The draft law is underpinned by the core principles of Respect, Care and Trust. These principles guide our consumer data right so it functions well for all in Aotearoa New Zealand.
Respect means …
- Use of the services regulated by the draft law is opt-in for consumers, who can opt out at any time.
- Customer Data is only ever exchanged with the free and informed consent of the customer.
- Data holders and receivers must ensure consent can be easily withdrawn at any time.
- Penalties apply if customer data is accessed in breach of the rules.
Care means …
- The government can set standardised safeguards, processes, and penalties around the electronic exchange of customer data. This means all customers using the system can have confidence in the level of protection provided for their information.
- The government does not access, hold onto or transmit customer data at any point during the exchange.
Trust means …
- Privacy protections for personal information remain in place at all times.
- Only trusted people, with trusted systems, are able to make data or action requests using the draft law, thanks to the accreditation regime.
- Breaches are enforced by MBIE or the Office of the Privacy Commissioner, depending on the nature of the issue.
Tied to those principles are these important concepts:
The Bill does not mean businesses have to create or collect new data about you
The Customer and Product Data Bill creates standards and rules around the exchange of existing data which businesses already create or hold about customers – like account and transaction information. It does not create new obligations to collect or create data.
The Bill does not give the government powers to store or share your data
The Bill enables standards to be made so that people and businesses can connect and exchange data securely with one another. It also provides for some standard safeguards for customers regarding consent and complaints. It does not create a way for the government to store, view or share your data.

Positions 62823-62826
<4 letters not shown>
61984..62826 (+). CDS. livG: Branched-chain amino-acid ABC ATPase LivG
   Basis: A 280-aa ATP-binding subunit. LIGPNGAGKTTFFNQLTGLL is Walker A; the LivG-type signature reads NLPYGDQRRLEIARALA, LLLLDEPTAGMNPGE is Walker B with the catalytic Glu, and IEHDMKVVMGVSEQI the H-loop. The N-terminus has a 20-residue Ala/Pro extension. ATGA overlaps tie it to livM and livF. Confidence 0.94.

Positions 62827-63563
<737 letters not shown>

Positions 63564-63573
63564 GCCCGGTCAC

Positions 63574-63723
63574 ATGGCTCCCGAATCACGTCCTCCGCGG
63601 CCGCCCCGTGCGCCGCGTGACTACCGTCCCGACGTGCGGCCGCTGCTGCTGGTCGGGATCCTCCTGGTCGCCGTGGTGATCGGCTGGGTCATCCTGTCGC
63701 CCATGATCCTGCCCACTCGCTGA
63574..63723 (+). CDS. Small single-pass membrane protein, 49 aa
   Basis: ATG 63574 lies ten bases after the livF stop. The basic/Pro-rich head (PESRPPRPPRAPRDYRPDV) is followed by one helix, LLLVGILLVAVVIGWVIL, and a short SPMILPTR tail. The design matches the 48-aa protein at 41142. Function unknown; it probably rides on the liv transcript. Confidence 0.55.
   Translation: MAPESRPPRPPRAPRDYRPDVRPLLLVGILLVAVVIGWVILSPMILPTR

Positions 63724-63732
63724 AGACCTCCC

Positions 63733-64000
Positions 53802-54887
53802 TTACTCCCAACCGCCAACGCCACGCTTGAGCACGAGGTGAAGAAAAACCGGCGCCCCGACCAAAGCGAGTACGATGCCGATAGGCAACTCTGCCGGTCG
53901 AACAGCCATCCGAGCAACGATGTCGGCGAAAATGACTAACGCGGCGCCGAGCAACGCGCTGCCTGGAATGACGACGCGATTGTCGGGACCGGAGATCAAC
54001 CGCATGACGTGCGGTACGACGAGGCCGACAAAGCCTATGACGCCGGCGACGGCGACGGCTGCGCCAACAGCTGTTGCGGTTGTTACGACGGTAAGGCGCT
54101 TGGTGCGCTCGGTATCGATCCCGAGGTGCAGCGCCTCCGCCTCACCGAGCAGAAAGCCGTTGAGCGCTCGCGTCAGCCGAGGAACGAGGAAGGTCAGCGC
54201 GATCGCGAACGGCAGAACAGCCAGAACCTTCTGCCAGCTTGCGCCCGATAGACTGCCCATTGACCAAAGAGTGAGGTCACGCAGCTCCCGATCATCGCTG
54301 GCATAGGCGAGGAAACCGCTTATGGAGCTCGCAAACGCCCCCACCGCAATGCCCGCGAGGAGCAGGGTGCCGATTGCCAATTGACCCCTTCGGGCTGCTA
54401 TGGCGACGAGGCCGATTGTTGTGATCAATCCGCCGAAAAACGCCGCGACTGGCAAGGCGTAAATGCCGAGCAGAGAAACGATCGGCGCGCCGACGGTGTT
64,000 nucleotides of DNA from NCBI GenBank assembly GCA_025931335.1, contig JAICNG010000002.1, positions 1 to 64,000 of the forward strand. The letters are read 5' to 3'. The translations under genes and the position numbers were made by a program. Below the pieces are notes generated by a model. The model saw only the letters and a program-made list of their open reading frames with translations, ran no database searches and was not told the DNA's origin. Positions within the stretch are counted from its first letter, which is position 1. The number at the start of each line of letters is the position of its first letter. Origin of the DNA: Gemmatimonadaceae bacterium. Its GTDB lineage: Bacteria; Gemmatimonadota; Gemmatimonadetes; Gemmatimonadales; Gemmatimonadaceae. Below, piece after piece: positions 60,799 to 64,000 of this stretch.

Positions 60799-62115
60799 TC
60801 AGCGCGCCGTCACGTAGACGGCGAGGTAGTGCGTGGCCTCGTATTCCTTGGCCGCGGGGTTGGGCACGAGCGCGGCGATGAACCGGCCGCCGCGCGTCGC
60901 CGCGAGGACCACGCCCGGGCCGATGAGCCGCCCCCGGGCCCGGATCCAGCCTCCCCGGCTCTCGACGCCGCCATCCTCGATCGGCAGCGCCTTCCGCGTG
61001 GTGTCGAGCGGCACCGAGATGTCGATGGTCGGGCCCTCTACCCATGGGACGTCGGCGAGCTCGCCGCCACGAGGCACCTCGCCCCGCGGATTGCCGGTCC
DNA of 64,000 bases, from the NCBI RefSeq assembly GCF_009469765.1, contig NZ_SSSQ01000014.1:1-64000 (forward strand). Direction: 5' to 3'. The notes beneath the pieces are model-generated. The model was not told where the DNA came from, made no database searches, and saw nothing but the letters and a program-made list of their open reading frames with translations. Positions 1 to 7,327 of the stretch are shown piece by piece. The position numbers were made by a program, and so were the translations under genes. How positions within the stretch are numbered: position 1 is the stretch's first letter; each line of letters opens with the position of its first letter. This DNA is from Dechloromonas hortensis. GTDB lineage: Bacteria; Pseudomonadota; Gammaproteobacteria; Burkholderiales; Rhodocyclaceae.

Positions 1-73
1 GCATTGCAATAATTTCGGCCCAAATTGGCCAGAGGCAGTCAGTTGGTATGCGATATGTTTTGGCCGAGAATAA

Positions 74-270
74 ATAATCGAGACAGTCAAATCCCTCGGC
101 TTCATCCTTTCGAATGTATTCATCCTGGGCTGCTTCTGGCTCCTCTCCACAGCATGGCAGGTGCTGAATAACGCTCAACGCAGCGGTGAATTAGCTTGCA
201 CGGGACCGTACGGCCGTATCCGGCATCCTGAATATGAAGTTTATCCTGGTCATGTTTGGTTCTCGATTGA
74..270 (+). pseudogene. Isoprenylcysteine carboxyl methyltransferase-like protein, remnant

The Bill establishes a consumer data right (CDR) regime – but it will not be mandatory for customers to use this regime
Participation in the CDR is completely opt-in for customers. This means you can choose not to use it. If you do use it, your data will only be shared on your consent to parties you trust, and it can only be used for the purposes you consent to.
The CDR does not prohibit businesses from using existing data access and exchange arrangements
Many businesses already have existing data access and exchange arrangements. The CDR will not prohibit businesses from using these arrangements. However, the CDR would apply to your business if your business were designated into the CDR system (refer to the last concept for more information on this). If this occurs, CDR data access and exchange arrangements will sit alongside existing arrangements.
Customer data is data a business creates about you. Product data is data about a good or service
Customer data is data a business creates or collects about you (its customer). In the case of a bank, this could be your transaction history. In the case of an energy service provider, it could be information on your specific energy usage.
Product data is data about a good or service a business provides. In the case of a supermarket, it could be the cost of different foods. In the case of a mobile phone plan provider, it might be information about what data, text and call allowances are for each of the plans they have.
The draft Customer and Product Data Bill sets the ground rules around access to, and exchange of, customer and product data. The Bill is very high level – it creates the framework for the CDR regime, but it doesn’t provide all the specific detail about how it will work in different scenarios. This is because a lot of this detail will come when the regulations, standards and designations are developed later.
There will be a new period of engagement and consultation when these are being created. There is a while to go until the first business is brought into the CDR regime.
The Customer and Product Data Bill creates a high-level framework which can be applied to the whole economy. It will be ‘turned on’ for sector by sector, through ‘designations’ (which are provided for in the Bill). There are a few years to go until the first sector is designated into the framework established by the Bill. But when we do begin to consider which data in which sectors will be designated, there will be a period of consultation where we engage with the sector and businesses in it – there will be no surprises.